I write down the things I need to do. The list often is shorter on paper than it feels swimming around in my mind.
I don’t try to get everything done in a single day. I commit myself to only one major project a day. If it’s laundry day, that’s the project. If I feel I have enough time and energy to get other things done, I do them, but I don’t worry if they need to be put off to another day.
My husband and I work from a job chart. Our children are too young to be included on the chart at this point, but my husband and I use the chart to track daily and weekly household chores. I like this because it helps me realize the things I regularly do. I also appreciate getting help from my husband on jobs that I often don’t have time to complete.
Finally, I have a night for me. On Tuesday nights, my husband enjoys time with our children while I focus on tasks I wouldn’t be able to otherwise. I have used that time to work on homework for a course I’m taking, to write Christmas letters, or to catch up on journal writing. (We also make sure that my husband gets time for his personal projects, too.)
With these strategies and my change of perspective, I have reduced my stress level. I believe that “doing our best” is really feeling our best about what we do.
Rebecca Shaw, Connecticut, USA
Inspired leaders of the Church counsel us to set our priorities based on eternal perspectives. Elder O. Leslie Stone of the Seventy (1903–86) taught: “Time is one of our most valuable possessions. Use it wisely. Remind yourselves often that things that matter most should not be left to the mercy of things that matter the least.”2
Some things I try to do regularly include feasting upon the word of God and offering meaningful prayers, as well as getting appropriate exercise, adequate sleep, and proper nutrition. These things take some time, but they develop a physical and spiritual fitness that allow me to accomplish more with the rest of my day than I can without them.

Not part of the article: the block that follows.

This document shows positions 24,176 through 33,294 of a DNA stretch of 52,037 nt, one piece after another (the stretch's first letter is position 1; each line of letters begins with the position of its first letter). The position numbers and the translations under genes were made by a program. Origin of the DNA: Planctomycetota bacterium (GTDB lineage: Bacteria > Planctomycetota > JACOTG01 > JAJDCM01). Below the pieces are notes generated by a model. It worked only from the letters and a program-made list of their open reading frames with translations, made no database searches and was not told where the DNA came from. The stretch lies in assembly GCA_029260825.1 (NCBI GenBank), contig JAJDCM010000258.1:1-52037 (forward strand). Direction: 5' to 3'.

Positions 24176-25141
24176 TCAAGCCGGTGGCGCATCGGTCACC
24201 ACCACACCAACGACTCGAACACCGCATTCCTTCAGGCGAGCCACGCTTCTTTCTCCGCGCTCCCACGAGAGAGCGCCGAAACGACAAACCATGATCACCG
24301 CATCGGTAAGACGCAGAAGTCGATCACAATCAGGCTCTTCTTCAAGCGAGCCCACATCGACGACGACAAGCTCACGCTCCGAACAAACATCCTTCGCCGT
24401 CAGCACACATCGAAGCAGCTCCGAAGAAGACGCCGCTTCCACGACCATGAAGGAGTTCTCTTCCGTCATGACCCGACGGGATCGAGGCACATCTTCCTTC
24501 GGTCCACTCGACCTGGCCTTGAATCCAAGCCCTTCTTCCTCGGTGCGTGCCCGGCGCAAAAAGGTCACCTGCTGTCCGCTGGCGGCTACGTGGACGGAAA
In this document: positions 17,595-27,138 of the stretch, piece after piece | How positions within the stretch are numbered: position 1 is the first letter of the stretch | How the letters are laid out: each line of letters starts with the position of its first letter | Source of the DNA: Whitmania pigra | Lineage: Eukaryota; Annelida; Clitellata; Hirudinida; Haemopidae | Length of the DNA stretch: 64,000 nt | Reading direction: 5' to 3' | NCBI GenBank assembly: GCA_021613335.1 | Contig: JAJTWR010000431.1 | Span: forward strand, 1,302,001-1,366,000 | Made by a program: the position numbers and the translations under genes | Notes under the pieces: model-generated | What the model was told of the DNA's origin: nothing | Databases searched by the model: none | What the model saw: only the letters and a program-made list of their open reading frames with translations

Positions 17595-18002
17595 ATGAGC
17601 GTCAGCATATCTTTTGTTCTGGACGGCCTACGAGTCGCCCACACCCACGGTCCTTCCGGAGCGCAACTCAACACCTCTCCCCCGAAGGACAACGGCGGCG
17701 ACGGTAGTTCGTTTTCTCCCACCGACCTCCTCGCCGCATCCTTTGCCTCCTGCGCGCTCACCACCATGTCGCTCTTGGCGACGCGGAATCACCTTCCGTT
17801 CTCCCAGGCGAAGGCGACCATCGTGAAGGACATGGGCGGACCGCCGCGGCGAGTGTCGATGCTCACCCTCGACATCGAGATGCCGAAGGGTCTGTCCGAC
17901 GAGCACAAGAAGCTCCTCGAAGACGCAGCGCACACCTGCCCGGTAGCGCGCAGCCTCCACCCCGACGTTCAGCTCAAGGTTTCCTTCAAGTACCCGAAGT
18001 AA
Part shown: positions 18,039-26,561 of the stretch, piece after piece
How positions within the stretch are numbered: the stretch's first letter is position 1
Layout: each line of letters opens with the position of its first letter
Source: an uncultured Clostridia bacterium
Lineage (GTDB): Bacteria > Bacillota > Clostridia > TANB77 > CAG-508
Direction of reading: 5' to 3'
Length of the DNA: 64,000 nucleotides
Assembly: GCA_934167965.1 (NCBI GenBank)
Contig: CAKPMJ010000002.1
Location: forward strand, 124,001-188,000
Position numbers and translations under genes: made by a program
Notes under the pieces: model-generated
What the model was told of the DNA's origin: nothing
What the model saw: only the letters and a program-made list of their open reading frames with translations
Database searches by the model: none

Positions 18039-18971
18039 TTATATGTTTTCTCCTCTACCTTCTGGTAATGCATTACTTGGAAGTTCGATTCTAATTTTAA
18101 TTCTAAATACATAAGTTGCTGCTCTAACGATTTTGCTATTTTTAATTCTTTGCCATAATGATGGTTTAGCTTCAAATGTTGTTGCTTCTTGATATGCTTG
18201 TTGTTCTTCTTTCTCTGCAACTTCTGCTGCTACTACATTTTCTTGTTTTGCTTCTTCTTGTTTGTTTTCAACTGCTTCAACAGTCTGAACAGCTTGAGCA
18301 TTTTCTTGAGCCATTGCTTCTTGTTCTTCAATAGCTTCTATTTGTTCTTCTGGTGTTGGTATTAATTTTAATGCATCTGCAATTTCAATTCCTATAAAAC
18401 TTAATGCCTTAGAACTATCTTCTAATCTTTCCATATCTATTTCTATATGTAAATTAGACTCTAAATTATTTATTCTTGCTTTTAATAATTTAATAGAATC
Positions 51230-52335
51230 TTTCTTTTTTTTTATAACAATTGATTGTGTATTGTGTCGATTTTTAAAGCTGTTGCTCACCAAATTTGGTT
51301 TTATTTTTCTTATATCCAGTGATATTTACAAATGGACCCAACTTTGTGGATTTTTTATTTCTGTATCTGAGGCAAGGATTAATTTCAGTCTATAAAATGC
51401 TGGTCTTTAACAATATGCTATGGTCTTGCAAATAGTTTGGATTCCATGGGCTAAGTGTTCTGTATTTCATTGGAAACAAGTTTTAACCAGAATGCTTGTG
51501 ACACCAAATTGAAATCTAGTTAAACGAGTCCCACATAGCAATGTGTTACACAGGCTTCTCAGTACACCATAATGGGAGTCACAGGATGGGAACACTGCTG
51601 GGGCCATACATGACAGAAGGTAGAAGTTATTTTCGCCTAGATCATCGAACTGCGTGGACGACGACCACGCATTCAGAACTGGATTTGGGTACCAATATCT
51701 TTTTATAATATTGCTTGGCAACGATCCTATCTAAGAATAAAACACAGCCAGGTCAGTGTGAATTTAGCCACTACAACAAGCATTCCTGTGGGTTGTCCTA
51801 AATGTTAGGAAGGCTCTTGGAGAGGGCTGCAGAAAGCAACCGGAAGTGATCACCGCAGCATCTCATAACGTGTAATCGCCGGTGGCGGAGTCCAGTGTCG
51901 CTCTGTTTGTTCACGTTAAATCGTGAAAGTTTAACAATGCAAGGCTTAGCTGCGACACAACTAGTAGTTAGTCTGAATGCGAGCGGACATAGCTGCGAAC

Kenneth Hurst, Alabama, USA
Balance has been an important focus for me from the time I was a teenager. During my youthful years of competitive wrestling, I quickly learned that five pounds out of balance could lead to surrendered points.
Since then, I’ve learned that balance includes health (physical, mental, spiritual, and emotional), service (to God, family, and others), and work. The further I go in life, the more I realize I can do nothing in a balanced way unless I follow the inspiration of the Holy Ghost. I find I receive clearer directions from the Holy Ghost through regular prayer, meditation, scripture study, listening to the prophets, and attending Church meetings. I have also found that the Holy Ghost eventually leads me to the temple, where I am taught and empowered by truth.
Imbalance in a wrestler is always exposed by greater opposition; if a wrestler can adapt, he can overcome that opposition. As we face opposition in life, we can choose to overcome or succumb.
Jesus Christ overcame the world (see John 16:33). Our victories are limited, but His grace is sufficient for us if we “humble [ourselves] before [Him] … and have faith in [Him]” (Ether 12:27). Through faith, repentance, and obedience to Him, we can overcome all opposition. Our feeble and incomplete attempts at balance can be made whole and complete through Him.
Richard Gieseke, Texas, USA
Editors’ note: For more on how students are balancing their time, visit ensign.lds.org.
Finding Purpose and Meaning
“Not long ago, one of my children said, ‘Dad, sometimes I wonder if I will ever make it.’ The answer I gave to her is the same as I would give to you if you have had similar feelings. Just do the very best you can each day. Do the basic things and, before you realize it, your life will be full of spiritual understanding that will confirm to you that your Heavenly Father loves you. When a person knows this, then life will be full of purpose and meaning, making balance easier to maintain.”
Elder M. Russell Ballard of the Quorum of the Twelve Apostles, “Keeping Life’s Demands in Balance,” Ensign, May 1987, 16.
Share Your Ideas
An upcoming Questions & Answers feature will focus on the following question:
When people ask me, “Are you a Mormon?” or “Are you a Latter-day Saint?” I’m happy to respond that I am. I’m just not sure what to say next to engage people in a conversation about the gospel. What are some ways I might respond so that I can positively represent the Church?
If you’d like to contribute your ideas and experiences, please label them “Are you a Latter-day Saint?” and follow the submission guidelines under “Do You Have a Story to Tell?” on the contents pages at the beginning of the magazine. Please limit responses to 500 words and submit them by January 20, 2012.